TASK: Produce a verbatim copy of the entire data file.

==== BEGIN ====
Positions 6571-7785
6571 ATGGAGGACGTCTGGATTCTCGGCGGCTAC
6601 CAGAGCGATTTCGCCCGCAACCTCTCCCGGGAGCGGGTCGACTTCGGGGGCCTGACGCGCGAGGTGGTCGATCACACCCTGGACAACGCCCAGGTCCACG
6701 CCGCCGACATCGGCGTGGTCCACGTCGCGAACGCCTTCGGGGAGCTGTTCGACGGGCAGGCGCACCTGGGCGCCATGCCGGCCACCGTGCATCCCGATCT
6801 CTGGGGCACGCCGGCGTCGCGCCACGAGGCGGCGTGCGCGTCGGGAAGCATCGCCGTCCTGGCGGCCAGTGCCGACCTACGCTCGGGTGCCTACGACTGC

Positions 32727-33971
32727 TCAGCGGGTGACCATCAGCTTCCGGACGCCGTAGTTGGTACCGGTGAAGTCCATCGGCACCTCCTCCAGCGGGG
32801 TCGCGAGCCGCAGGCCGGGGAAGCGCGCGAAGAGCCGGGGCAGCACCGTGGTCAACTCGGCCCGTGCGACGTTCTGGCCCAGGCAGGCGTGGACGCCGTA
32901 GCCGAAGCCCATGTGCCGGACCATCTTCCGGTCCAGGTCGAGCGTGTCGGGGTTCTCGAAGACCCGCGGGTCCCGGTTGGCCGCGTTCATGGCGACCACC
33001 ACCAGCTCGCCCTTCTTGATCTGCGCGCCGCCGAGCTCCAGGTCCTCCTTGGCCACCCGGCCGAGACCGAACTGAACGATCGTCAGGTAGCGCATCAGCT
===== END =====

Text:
Positions 6571-7785
6571 ATGGAGGACGTCTGGATTCTCGGCGGCTAC
6601 CAGAGCGATTTCGCCCGCAACCTCTCCCGGGAGCGGGTCGACTTCGGGGGCCTGACGCGCGAGGTGGTCGATCACACCCTGGACAACGCCCAGGTCCACG
6701 CCGCCGACATCGGCGTGGTCCACGTCGCGAACGCCTTCGGGGAGCTGTTCGACGGGCAGGCGCACCTGGGCGCCATGCCGGCCACCGTGCATCCCGATCT
6801 CTGGGGCACGCCGGCGTCGCGCCACGAGGCGGCGTGCGCGTCGGGAAGCATCGCCGTCCTGGCGGCCAGTGCCGACCTACGCTCGGGTGCCTACGACTGC

Positions 32727-33971
32727 TCAGCGGGTGACCATCAGCTTCCGGACGCCGTAGTTGGTACCGGTGAAGTCCATCGGCACCTCCTCCAGCGGGG
32801 TCGCGAGCCGCAGGCCGGGGAAGCGCGCGAAGAGCCGGGGCAGCACCGTGGTCAACTCGGCCCGTGCGACGTTCTGGCCCAGGCAGGCGTGGACGCCGTA
32901 GCCGAAGCCCATGTGCCGGACCATCTTCCGGTCCAGGTCGAGCGTGTCGGGGTTCTCGAAGACCCGCGGGTCCCGGTTGGCCGCGTTCATGGCGACCACC
33001 ACCAGCTCGCCCTTCTTGATCTGCGCGCCGCCGAGCTCCAGGTCCTCCTTGGCCACCCGGCCGAGACCGAACTGAACGATCGTCAGGTAGCGCATCAGCT